Typically, we see actors on TV series that get stuck into a recurring role for seasons on end, but there seems to be a lot of variety on American Horror Story in terms of the characters that you get to play. Can you tell us about that experience, and making that transition from a psychotic teen as Tate Langdon to the sinister hotelier, Mr. March?
There is a lot of variety and it's a dream come true to be able to play a different character each year and to challenge yourself and not get pigeon-holed into a single role. You never know what you are going to get each year, so it's equally a surprise to the cast as it is to fans. And when you get your role you sort of hit the ground running and sometimes you're not all that sure you can do it. But like I said before, because Ryan believes in you to play the role, you develop a confidence and can dive right into it.
How you usually prepare for a role? Do you have certain methods that you live by?
I just to try to understand why the character is doing what he is doing. Read books on the subject and watch movies for reference. Listen to music that puts you in the time period or mind set.
What would you say is the best piece of advice anyone has given to you about pursuing this line of creative work?
Shut up and listen.
That’s some solid advice right there. Going off that note, then how would you start to put words around this question regarding the sweep of your experience with the life you've lived so far—what have you've learned or are you still learning about what it means to be an actor?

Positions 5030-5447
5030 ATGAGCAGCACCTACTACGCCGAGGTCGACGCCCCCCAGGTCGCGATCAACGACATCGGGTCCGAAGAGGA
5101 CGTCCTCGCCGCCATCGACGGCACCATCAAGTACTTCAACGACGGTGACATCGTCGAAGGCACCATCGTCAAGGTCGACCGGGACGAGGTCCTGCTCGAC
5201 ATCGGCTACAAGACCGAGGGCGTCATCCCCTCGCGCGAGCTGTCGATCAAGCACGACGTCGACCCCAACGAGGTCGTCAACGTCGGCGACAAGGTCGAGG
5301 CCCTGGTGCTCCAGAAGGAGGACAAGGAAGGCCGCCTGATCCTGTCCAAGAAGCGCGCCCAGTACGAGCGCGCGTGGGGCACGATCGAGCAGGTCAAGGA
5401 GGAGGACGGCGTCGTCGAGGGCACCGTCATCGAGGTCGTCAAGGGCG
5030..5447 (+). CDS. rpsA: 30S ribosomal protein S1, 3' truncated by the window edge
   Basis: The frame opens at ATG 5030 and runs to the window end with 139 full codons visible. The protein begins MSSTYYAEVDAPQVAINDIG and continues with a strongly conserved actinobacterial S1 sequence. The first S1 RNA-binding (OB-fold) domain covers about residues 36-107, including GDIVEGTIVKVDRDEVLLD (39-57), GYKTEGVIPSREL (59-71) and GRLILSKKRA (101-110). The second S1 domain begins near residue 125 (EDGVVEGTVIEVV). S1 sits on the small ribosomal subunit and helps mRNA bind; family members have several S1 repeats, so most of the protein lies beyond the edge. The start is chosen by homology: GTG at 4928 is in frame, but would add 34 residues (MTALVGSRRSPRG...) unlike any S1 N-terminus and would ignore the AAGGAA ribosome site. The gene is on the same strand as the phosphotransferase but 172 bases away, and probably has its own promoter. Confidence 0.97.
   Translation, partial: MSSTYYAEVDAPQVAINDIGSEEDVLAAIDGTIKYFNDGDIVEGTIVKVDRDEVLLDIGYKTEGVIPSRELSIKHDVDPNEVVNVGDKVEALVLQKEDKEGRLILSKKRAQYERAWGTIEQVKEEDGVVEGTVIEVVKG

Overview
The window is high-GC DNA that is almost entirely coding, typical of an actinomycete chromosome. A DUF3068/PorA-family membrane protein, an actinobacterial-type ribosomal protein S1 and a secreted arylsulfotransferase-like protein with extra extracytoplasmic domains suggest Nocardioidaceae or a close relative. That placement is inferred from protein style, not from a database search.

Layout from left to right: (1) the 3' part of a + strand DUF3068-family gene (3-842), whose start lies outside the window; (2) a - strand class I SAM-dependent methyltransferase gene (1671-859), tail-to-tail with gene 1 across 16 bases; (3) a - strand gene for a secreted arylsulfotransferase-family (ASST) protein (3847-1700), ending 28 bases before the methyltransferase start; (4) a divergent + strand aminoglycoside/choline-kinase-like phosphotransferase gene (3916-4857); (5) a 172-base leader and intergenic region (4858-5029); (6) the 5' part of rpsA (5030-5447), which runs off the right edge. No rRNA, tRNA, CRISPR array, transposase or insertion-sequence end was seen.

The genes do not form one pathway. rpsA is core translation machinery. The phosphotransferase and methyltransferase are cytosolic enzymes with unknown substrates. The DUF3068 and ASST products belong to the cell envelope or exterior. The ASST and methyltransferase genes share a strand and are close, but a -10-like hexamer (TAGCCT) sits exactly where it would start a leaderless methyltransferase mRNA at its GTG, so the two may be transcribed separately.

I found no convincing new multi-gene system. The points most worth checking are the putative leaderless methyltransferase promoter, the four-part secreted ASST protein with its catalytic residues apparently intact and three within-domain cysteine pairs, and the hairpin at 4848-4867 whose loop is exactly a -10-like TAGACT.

Being an actor, I've learned it's important to work on projects that you believe in and can stand behind what is being said. I always love watching movies and TV shows that have a takeaway. You leave the theatre or your room feeling affected; whether you're in a great mood and not taking life so seriously after a great comedy or if you’re re-examining the world or the way you live after a great drama. To work together with people to create something that others will enjoy and even be changed by in a positive way is the goal.
Being an actor is essentially being a storyteller, and if the stories you are a part of are good enough, they can affect people and educate them. You want to try to be a part of the good stories.